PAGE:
5. ^ http://www.kulanu.org/pathan/israeliteorigins.html Pashtun Bani Israelite Origins
  6. ^ http://www.dangoor.com/74069.html Hebrew Pashtun Article 1
  7. ^ http://www.dangoor.com/74039.html Hebrew Pashtun Article 2
  8. ^ Alden Oreck, The Virtual Jewish History Tour: Afghanistan from Jewish Virtual Library
  9. ^ Video on YouTube
  10. ^ http://wn.com/Bani-Israel
  11. ^ a b Socio-economic Behaviour of Pukhtun Tribe By Dipali Saha, Dipali Saha - 2006 - 282 pages - Page 124.
  12. ^ a b India and the Afghans: a study of a neglected region, 1370-1576 A.D., Amrendra Kumar Thakur, Janaki Prakashan, 1992 - 231 pages, Covers the history of Bihar during the Afghan rule in India. Page 2 & 9.
  13. ^ a b Journal of the Research Society of Pakistan, Volume 22, Research Society of Pakistan, 1985 - Page 4.
  14. ^ a b Pukhtun economy and society: traditional structure and economic development in a tribal society, Akbar S. Ahmed, Routledge & Kegan Paul, 1980 - 406 pages - Page 128 & 129.
  15. ^ a b Niamatullah's history of the Afghans , Volume 1, Niʻmat Allāh, Nirod Bhusan Roy, Santiniketan Press, 1958 - Page 5 & 9.
  16. ^ Amir Mizroch (2010-01-09). "Are Taliban descendants of Israelites?". The Jerusalem Post. 
  17. ^ "Israelites fund scholarship to study DNA link to Taliban"
  18. ^ Sachin Parashar (2010-01-11). "Lucknow Pathans have Jewish roots?". Times of India. 
  19. ^ Rory McCarthy (2010-01-17). "Pashtun clue to lost tribes of Israel". The Observer. 
  20. ^ http://www.jewishvirtuallibrary.org/jsource/vjw/Afghanistan.html
  21. ^ http://www.nps.edu/Programs/CCs/FamilyTrees.html
  22. ^ Amir Mizroch (2010-01-09). "Are Taliban descendants of Israelites?". The Jerusalem Post. 
  23. ^ Sachin Parashar (2010-01-11). "Lucknow Pathans have Jewish roots?". Times of India. 
  24. ^ Rory McCarthy (2010-01-17). "Pashtun clue to lost tribes of Israel". The Observer. 
  25. ^ name="Britannica-Abgan">"History of Afghanistan". Encyclopædia Britannica Online. Retrieved November 22, 2010.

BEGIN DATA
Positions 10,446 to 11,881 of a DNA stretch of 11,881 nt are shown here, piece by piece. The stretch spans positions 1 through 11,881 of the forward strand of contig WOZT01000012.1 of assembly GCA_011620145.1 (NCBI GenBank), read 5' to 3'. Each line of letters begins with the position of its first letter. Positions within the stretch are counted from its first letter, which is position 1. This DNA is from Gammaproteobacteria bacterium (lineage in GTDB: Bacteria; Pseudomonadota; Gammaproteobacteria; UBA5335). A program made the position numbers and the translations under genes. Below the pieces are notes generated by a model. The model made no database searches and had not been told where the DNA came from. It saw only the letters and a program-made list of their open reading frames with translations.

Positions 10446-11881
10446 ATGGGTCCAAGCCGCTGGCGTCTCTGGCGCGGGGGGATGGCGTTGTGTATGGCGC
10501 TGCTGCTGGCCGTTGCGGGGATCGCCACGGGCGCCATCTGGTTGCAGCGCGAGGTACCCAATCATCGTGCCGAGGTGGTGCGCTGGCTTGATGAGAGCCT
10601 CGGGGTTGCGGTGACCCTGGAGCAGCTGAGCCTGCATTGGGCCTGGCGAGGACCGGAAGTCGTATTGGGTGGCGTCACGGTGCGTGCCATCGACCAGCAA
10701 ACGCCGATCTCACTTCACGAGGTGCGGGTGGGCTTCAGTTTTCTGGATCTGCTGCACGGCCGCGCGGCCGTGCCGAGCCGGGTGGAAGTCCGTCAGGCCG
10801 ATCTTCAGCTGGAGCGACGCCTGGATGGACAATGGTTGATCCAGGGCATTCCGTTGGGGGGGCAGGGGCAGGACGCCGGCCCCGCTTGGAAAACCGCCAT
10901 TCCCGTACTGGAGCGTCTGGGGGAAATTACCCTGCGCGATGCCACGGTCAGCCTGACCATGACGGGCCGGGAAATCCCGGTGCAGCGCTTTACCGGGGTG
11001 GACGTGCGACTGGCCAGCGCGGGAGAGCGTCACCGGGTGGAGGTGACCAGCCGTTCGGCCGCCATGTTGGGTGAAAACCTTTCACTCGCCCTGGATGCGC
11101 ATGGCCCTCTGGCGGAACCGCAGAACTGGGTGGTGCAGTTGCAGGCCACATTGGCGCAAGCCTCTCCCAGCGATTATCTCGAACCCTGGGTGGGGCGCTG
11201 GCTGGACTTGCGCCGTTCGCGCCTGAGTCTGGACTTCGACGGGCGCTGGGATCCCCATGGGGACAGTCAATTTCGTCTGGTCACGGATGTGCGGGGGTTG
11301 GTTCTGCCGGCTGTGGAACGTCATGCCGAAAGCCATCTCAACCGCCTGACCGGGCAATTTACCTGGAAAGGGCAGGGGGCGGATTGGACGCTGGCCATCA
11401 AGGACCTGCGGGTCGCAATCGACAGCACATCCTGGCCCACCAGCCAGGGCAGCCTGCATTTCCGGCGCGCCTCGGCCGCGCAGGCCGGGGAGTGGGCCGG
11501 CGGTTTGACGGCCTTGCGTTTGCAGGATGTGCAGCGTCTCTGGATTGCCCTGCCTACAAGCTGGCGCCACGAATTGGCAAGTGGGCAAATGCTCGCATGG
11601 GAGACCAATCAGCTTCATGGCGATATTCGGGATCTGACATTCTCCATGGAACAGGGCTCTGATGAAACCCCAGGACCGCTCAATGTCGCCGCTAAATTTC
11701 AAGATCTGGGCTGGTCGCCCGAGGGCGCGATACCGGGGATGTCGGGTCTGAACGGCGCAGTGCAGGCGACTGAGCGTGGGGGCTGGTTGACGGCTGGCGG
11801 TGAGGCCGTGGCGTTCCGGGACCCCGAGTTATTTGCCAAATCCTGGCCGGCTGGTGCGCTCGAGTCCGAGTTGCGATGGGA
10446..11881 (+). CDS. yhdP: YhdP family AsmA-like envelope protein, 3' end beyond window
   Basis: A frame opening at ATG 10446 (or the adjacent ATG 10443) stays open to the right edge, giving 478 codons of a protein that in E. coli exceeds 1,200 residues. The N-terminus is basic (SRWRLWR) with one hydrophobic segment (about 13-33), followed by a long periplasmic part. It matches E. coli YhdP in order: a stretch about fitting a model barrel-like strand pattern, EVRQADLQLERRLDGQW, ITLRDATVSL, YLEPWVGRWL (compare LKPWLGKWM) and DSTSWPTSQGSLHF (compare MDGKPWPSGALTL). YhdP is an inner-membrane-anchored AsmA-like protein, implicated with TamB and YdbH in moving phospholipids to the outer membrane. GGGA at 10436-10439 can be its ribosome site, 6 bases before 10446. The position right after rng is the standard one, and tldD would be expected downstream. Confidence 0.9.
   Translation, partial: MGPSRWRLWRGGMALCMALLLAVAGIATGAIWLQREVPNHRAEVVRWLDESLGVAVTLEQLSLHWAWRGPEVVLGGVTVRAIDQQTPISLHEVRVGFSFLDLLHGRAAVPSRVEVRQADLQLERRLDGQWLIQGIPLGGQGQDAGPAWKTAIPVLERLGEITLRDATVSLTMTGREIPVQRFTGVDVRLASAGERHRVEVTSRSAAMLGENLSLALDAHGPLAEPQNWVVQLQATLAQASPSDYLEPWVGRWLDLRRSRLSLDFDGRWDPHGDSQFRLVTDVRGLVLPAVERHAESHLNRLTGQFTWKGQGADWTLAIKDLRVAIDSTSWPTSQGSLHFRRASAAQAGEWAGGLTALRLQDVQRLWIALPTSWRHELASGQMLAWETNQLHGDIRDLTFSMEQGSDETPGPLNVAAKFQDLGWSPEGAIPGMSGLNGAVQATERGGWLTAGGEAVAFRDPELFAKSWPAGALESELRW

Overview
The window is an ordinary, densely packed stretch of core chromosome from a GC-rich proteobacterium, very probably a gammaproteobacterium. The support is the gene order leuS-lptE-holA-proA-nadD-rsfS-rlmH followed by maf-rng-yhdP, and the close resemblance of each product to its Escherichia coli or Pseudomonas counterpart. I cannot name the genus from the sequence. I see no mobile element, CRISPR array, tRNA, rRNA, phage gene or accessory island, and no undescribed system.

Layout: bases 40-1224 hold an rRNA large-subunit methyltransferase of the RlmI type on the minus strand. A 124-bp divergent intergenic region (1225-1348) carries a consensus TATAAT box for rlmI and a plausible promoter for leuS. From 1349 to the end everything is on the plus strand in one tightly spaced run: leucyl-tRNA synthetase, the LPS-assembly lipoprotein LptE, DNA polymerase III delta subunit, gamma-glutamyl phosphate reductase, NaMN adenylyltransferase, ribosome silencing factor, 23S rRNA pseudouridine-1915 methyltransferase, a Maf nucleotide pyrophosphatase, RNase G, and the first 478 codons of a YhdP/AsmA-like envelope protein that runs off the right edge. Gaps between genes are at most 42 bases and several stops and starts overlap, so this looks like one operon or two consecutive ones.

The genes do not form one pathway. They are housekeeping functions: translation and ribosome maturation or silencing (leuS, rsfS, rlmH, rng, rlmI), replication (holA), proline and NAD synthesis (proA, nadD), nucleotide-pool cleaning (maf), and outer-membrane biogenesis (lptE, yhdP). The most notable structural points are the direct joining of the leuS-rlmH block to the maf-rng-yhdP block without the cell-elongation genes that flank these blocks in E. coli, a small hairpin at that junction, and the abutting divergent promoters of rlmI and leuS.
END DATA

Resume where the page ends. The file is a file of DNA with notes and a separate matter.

26. ^ name="Afghan">Ch. M. Kieffer (December 15, 1983). "Afghan". Encyclopædia Iranica (Encyclopædia Iranica Online ed.). Columbia University. 
  27. ^ Pathan tribal patterns: an interim study of authoritarian family process and structure, Ruth Einsidler Newman, Foreign Studies Institute, 1965 - 111 pages.
  28. ^ Among the wild tribes of the Afghan frontier, Theodore Leighton Pennell, Oxford University Press, 1975 - 323 pages - page 31.
  29. ^ Encyclopedia of Religion and Ethics. Edited by James Hastings, Volume 1, James Hastings, John Alexander Selbie - 2001 - 343 pages - Page 159.
  30. ^ The people of India, Sir Herbert Hope Risley, William Crooke, Oriental Books Reprint Corp.; exclusively distributed by Munshiram Manoharlal, 1969 - 472 pages - Page 64.
  31. ^ Balochistan: land, history, people, Ihsan H. Nadiem, Sang-e-Meel Publications, 2007 - Balochistān (Pakistan) - 160 pages - Page 16.
  32. ^ Pakistan pictorial, Pakistan Publications, 2003.
  33. ^ Frontier and Overseas Expeditions from India: Baluchistan and the first Afghan war, India. Army. Intelligence Branch, Nisa Traders : sole distributors, Gosha-e-Adab, 1979 - Page 19.
  34. ^ Balochistan Through the Ages: Tribes, Baluchistan (Pakistan), Nisa Traders : sole distributors Gosha-e-Adab, 1979 - Page 104.
  35. ^ Imperial gazetteer of India , Volume 5, Sir William Wilson Hunter, Great Britain. India Office, Clarendon Press, 1908.
  36. ^ The guardians of the frontier: the Frontier Corps, N.W.F.P., Mohammad Nawaz Khan, Frontier Corps, North West Frontier Province, 1994 - 498 pages.
  37. ^ Balochistan: land, history, people, Ihsan H. Nadiem, Sang-e-Meel Publications, 2007 - - 160 pages, Page 16.
  38. ^ Pakistan pictorial, Publisher: Pakistan Publications, 2003.
  39. ^ Niamatullah's history of the Afghans , Volume 1, Niʻmat Allāh, Nirod Bhusan Roy, Santiniketan Press, 1958.
  40. ^ Census of India, 1901 , Volume 18, Part 1, India. Census Commissioner, Edward Albert Gait, Office of the Superintendent of Government Printing, India, 1902 - Page 88.
  41. ^ Settling the frontier: land, law and society in the Peshawar valley, 1500-1900, Robert Nichols, Robert Nichols (PhD.), Oxford University Press, 2001 - 321 pages.
  42. ^ Journal of the Pakistan Historical Society , Volume 39, Pakistan Historical Society, Pakistan Historical Society, 1991.
  43. ^ Tadhkirat al-Muluk: A Manual of Safavid Administration, Translated by V. Minorsky, Publisher: Gibb Memorial Trust; 2nd edition (December 1, 1980) Language: English, ISBN 978-0906094129, Paperback: 360 pages.
  44. ^ Meaning and Practice, Afghanistan Country Study: Religion, Illinois Institute of Technology (retrieved 18 January 2007).
  45. ^ Pakistan and the emergence of Islamic militancy in Afghanistan By Rizwan Hussain Page 16
  46. ^ page 64 India and Central Asia By J. N. Roy, J.N. Roy And B.B. Kumar, Astha Bharati (Organization)
  47. ^ Study of the Pathan Communities in Four States of India, Khyber.org (retrieved 30 January 2008)
  48. ^ [1]
  49. ^ [2]
  50. ^ [3]

External links[edit]